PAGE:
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Re: GRB 110328 A

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  • mahtezcatpoc
    It s aligned with my Mars and Vesta. Mark A. Holmes
    Message 1 of 4 , Apr 20, 2011
      It's aligned with my Mars and Vesta.

      Mark A. Holmes

      --- In thefixedstars@yahoogroups.com, "Diana K Rosenberg" <fixed.stars@...> wrote:
      >
      > Mark sent
      > <http://apod.nasa.gov/apod/ap110419.html>
      > http://apod.nasa.gov/apod/ap110419.html
      >
      > "A symphony of planet-wide observations began abruptly on March 28 when the
      > Earth-orbiting Swift satellite detected a burst of high-frequency gamma-rays
      > from GRB 110328A. When the same source flared again after a 45 minute pause
      > it was clear this event was not a typical gamma-ray burst. Twelve hours
      > after the initial fanfare astronomers using the 2.5-meter Nordic Optical
      > Telescope chimed in with a mid-range observation of the optical counterpart.
      > Early the next day the explosion was picked up in baritone low-frequencies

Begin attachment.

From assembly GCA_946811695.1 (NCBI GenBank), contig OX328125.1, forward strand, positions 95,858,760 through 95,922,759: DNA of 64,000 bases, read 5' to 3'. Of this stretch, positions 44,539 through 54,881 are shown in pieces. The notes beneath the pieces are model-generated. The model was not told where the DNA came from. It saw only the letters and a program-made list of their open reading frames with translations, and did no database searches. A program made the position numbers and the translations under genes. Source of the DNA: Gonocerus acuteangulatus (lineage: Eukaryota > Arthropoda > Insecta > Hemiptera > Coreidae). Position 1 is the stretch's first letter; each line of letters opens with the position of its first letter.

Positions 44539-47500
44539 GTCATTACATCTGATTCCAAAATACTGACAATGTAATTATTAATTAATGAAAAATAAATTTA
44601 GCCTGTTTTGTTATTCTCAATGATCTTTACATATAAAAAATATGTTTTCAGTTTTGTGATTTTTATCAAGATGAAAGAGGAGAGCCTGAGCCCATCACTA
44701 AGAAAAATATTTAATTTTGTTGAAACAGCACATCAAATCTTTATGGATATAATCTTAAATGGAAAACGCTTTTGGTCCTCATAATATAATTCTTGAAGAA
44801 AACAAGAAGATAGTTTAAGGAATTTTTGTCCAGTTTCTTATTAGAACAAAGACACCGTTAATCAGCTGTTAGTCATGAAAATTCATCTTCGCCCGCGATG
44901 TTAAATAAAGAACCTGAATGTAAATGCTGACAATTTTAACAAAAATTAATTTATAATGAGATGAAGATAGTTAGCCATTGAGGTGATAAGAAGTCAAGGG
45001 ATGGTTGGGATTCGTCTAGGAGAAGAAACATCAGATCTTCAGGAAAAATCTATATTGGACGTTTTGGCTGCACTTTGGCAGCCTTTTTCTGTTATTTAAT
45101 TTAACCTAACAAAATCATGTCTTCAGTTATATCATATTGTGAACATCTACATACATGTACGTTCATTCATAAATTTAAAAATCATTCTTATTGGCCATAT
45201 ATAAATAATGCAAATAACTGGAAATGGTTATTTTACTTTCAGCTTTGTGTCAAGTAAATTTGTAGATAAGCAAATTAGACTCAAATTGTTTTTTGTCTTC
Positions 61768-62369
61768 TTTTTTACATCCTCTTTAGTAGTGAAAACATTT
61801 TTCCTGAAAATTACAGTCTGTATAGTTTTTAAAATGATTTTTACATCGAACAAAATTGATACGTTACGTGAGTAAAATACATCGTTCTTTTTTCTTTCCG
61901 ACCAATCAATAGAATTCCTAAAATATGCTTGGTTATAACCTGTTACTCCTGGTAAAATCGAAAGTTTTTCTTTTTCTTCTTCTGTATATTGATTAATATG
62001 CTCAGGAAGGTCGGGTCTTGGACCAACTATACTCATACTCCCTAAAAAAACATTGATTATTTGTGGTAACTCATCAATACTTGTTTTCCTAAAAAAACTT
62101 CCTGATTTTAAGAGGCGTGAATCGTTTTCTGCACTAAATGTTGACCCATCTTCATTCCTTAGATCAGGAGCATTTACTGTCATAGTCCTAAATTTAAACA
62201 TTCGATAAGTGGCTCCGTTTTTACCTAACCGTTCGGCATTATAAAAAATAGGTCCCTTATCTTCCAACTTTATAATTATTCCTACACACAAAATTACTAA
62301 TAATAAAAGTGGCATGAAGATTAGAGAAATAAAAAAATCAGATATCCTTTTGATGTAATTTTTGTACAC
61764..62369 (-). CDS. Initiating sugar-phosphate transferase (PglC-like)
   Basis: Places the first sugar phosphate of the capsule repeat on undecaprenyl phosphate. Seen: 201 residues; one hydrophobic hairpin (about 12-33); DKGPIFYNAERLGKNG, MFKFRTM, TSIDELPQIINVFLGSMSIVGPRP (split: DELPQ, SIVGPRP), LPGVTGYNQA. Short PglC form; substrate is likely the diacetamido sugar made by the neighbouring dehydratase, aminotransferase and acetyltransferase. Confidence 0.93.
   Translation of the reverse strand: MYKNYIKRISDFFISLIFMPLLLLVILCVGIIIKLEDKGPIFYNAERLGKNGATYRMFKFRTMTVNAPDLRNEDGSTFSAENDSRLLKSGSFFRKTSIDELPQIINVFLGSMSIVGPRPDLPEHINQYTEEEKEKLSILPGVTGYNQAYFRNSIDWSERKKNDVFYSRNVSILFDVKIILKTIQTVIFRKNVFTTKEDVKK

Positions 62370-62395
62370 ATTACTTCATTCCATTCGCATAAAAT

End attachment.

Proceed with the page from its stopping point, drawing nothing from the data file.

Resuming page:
> of radio waves by the ELVA radio dishes in the USA. Later many optical
      > telescopes, including the 8-meter Gemini North telescope in Hawaii, began
      > playing along by tracking the optical counterpart. The unusual source was
      > spotted at a higher register in X-rays by the Chandra X-ray Observatory and
      > was intermittently followed in the even more soprano-like gamma-ray range
      > for a week. Joining the chorus, Hubble Space Telescope recorded this image
      > in optical and infrared light, confirming that the flash was located along
      > the path of a galaxy at redshift 0.351. If associated with the galaxy, this
      > explosion occurred when the universe was about two thirds of its present
      > age. There is much speculation that the unusual gamma-ray burst was a star
      > being ripped apart by a supermassive black hole in the center of a galaxy